Dietary fiber is a very important nutritional supplement. You probably don’t need me to remind you of that truth. If you’re looking for regular digestive movements, if you’re looking to regulate your cholesterol levels, if you’re looking for a wide variety of health benefits, which can include cancer prevention, boosting your daily food intake’s level of dietary fiber is not only recommended, but absolutely necessary.
The most frustrating part to all of this is that there are many different sources of fiber and it’s too easy for American consumers to think that adding fiber to their diet necessarily has to be inconvenient. That it somehow, some way, has to necessarily cut into their busy schedules. They feel that they are forced to go out of their way just to add a little bit more fiber to what they’re eating.
This is not true. Seriously. By simply having a pouch of flaxseed in your hands, you can turn almost anything you eat into a fiber rich meal. Don’t believe me? Well, the next time you’re enjoying some soup, sprinkle some flaxseed on it.
The great thing about flaxseed is that it doesn’t really taste much of anything. It only really adds texture. And this is a good thing because most soups are actually quite processed. They are very watery or very creamy. They don’t really have that much texture. When you add flaxseed, you get a nice little gritty texture and that’s pretty much it.
You get a nice boost of dietary fiber content along with the introduction of Omega 3 fatty acids. Omega 3 fatty acids have been shown in clinical research to produce all sorts of positive health effects involving cardiovascular health. Do yourself a big favor and always carry around flaxseed.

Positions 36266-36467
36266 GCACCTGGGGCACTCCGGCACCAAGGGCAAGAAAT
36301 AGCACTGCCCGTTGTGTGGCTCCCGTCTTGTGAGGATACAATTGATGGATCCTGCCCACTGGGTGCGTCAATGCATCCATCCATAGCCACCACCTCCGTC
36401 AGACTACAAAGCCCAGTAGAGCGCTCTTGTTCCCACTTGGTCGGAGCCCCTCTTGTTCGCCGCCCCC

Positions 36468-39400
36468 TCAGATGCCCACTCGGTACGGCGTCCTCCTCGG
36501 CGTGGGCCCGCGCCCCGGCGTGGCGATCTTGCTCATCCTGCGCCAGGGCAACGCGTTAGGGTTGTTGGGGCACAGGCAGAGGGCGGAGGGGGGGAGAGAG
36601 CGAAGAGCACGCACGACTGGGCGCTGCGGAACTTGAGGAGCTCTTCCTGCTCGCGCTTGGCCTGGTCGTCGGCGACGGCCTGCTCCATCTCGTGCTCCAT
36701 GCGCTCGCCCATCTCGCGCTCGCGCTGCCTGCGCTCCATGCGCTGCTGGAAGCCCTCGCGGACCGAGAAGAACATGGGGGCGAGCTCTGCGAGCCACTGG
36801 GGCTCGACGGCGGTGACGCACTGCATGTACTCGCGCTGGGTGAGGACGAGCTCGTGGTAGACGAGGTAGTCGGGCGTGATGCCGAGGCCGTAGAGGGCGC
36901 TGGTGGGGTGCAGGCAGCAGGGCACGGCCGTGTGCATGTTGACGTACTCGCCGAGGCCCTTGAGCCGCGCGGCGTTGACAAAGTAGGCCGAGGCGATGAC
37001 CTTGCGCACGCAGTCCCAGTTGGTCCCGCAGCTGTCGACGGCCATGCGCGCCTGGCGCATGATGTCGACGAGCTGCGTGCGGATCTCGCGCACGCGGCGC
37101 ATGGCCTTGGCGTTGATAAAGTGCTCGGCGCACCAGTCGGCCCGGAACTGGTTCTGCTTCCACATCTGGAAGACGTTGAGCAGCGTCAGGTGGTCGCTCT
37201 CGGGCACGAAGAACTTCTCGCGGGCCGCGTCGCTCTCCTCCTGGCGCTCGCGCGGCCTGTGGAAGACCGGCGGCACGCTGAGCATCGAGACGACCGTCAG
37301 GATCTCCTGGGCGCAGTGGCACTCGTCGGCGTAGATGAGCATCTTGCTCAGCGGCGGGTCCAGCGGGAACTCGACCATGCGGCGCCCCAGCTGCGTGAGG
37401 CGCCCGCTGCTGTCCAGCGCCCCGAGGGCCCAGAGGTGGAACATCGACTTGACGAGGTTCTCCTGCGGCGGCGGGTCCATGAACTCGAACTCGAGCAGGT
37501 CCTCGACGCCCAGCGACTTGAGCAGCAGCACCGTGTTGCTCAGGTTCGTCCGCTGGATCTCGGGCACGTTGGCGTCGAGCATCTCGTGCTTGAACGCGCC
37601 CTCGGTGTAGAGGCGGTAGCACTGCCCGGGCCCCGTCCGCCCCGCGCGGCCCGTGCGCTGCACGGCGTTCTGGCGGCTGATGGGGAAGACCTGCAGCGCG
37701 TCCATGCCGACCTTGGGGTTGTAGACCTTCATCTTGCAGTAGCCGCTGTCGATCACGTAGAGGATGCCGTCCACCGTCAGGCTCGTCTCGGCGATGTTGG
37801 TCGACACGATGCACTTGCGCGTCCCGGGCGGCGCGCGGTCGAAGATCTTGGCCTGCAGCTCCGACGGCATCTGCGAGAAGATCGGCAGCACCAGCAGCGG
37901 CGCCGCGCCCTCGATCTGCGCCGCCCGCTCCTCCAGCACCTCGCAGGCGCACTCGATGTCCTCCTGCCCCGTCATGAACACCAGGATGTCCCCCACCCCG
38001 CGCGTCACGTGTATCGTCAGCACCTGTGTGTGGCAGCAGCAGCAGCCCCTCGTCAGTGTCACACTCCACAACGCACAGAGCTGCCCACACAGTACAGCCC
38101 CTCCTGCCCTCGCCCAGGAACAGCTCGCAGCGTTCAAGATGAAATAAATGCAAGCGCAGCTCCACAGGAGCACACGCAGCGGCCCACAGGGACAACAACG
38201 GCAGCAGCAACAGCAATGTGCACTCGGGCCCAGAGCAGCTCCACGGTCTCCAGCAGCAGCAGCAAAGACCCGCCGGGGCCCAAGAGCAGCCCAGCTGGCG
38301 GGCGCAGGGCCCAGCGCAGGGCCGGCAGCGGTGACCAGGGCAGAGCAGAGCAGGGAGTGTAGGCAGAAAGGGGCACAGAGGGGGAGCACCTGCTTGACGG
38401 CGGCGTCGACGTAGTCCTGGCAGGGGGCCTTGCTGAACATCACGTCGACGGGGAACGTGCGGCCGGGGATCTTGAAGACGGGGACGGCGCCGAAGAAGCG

Now when it comes to baking, baking with flaxseed is the easiest way to boost the dietary fiber content of your bread. Seriously. This blows away all other options. The reason why this is the case is because other options like oatmeal don’t really have the health qualities of baking with flaxseed.
Also, other fiber rich ingredients have their own distinctive flavor. There is always the risk that there would be some sort of flavor collision or flavor override when you use a fiber rich ingredient in your bread.
You don’t have this problem with flaxseed. You can put some nice oats on the top of your loaf to add a little visual appeal, but the actual heavy lifting, as far as the high level of dietary fiber content is concerned, can be done pretty much incognito by adding flaxseed.
Ground up flaxseed doesn’t taste much of anything. It’s completely off the radar and you can go a long way in boosting your daily fiber intake without having to worry that flaxseed would somehow negatively affect the flavor profile of the bread that you’re producing.
It doesn’t really matter what kind of specific bread machine recipes you are baking with the best bread machine. Whether we’re talking about thick crust bread or soft crust bread, adding flaxseed can go a long way in giving you a lot more fiber without making your loaf taste like you’re chewing through sticks and twigs. Make no mistake about it, a little bit of flaxseed can go a long way as far as your health and texture needs are concerned.
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